Why we exist

Why we exist

Dementia is an umbrella term for different brain disorders that trigger a loss of brain function, for which there is currently no cure. It is the number one cause of death in the UK.

There are around 900,000 people living with dementia in the UK, with that number projected to rise to 1.6 million by 2040.

In fact, someone develops dementia every three minutes. It’s estimated that two-thirds of people with dementia are living in the community and are likely to be looked after by an unpaid family caregiver.

Often a person living with dementia finds that their life changes significantly after diagnosis. They become socially isolated and at risk of being indoors too much of the time, resulting in an unnecessary decline in their physical, emotional and social wellbeing.

Lockdown has disproportionately affected people with dementia. 45% of respondents to a recent Alzheimer’s Society survey said that lockdown has had a ‘negative impact’ on their mental health. Over a third of people living with dementia do not feel confident in going out and getting closer to normality, with the relaxation of some lockdown rules, and a third reported apathy or a sense of ‘giving up’. Around half of carers reported that their loved ones have experienced stress, anxiety or depression.

Dementia staff with holiday makers enjoying time on a quay in Norfolk

Nature and the outdoors

Research shows that meaningful activity and connection with the natural environment can have a positive effect on people with dementia (Clarke et al, 2013) and has a positive effect on health and wellbeing (Greening Dementia, Natural England, Woodland Trust & Dementia Adventure, 2013).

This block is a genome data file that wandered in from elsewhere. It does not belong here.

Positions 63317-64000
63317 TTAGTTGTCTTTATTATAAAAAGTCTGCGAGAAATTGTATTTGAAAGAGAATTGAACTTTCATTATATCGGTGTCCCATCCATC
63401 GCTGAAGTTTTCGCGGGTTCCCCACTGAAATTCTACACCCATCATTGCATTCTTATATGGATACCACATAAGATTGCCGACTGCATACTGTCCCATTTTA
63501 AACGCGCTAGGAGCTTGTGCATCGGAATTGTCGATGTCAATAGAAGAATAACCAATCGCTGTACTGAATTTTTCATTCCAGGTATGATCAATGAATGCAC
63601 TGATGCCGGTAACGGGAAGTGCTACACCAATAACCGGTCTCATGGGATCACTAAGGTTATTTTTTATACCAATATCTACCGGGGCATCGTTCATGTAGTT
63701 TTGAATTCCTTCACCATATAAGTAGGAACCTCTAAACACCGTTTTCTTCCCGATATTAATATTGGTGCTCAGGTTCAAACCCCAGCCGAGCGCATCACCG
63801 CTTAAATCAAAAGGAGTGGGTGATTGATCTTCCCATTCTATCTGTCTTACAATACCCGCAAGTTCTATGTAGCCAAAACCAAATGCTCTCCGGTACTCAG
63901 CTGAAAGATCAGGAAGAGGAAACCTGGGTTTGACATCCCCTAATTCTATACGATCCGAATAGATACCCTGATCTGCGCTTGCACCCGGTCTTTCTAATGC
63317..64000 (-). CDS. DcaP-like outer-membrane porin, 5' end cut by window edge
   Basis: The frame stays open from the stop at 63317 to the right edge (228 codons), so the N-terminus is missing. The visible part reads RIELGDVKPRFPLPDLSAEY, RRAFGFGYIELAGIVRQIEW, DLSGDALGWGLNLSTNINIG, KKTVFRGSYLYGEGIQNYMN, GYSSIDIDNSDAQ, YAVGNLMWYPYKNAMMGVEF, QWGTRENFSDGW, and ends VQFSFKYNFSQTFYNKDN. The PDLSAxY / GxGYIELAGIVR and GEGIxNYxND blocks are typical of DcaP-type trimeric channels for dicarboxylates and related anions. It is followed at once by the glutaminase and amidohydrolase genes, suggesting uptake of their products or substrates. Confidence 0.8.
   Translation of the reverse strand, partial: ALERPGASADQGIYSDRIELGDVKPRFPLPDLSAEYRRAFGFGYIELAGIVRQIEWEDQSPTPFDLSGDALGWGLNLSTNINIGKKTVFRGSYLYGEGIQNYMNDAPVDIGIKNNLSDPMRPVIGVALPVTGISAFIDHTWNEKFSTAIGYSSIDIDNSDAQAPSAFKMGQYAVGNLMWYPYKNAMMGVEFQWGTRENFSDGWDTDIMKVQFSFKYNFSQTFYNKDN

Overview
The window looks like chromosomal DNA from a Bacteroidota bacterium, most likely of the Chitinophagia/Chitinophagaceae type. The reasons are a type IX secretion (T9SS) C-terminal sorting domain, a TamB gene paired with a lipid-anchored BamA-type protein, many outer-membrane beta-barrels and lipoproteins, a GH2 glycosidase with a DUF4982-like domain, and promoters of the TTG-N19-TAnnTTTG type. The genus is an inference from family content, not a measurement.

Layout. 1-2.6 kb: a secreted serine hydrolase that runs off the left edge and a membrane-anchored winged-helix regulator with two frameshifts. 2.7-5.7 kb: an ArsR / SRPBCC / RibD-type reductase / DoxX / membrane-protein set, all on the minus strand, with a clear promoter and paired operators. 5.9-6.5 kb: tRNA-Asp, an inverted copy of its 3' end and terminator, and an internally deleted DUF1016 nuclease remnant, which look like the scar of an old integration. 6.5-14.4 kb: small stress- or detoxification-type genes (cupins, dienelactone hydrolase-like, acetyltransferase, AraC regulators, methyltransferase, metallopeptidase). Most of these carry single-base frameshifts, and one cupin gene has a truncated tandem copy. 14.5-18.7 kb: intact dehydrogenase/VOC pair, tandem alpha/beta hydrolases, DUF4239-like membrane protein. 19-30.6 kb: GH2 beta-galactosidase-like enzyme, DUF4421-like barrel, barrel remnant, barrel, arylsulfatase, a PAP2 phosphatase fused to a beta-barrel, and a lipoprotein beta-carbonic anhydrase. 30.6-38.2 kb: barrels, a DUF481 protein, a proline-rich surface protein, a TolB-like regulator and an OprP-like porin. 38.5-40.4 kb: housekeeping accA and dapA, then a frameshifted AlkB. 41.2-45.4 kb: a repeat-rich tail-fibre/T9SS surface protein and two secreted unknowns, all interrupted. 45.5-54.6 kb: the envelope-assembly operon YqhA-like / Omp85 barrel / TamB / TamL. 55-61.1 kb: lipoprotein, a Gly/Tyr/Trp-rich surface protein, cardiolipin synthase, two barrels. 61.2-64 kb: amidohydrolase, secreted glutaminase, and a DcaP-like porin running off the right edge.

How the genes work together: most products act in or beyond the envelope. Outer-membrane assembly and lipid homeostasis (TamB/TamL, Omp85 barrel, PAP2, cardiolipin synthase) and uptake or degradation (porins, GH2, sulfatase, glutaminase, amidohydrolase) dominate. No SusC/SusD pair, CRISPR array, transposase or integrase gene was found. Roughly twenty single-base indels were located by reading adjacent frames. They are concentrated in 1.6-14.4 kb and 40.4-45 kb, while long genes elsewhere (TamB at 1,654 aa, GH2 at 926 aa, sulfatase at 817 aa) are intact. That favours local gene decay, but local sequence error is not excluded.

Being supported to experience these benefits can mean spending longer in the earlier stages of dementia, which can bring improvements in quality of life. Delaying the onset of dementia by five years would halve the number of deaths, saving 30,000 lives a year. (Alzheimer’s Society). Yet many people living with dementia face barriers to accessing these benefits.

Some outdoor activities are inherently more dangerous than others, but does that mean we should never pursue them? If we didn’t take risks, our quality of life would surely suffer. And we would become hermits in our own home, which may lead to quicker progress of the disease.

Dementia sufferer and carer-walking by the river

Overcoming Barriers

Often carers and professionals are risk averse to getting people with dementia outdoors. Our own research shows that only 20% of people with dementia believe that their dementia is a barrier to taking part in outdoor activities, but 83% of carers believe it is (Is it nice outside?, Dementia Adventure 2016), citing the main issues as:

Individuals and organisations need information, skills and confidence to support people with dementia to live well by connecting to nature and meaningful outdoor activity. The benefits could lead to a substantial saving to health and social care services. 

Now, more than ever, people living with dementia need our support. This is the challenge ahead of us as a society and it is why Dementia Adventure exists.

Learn more about our approach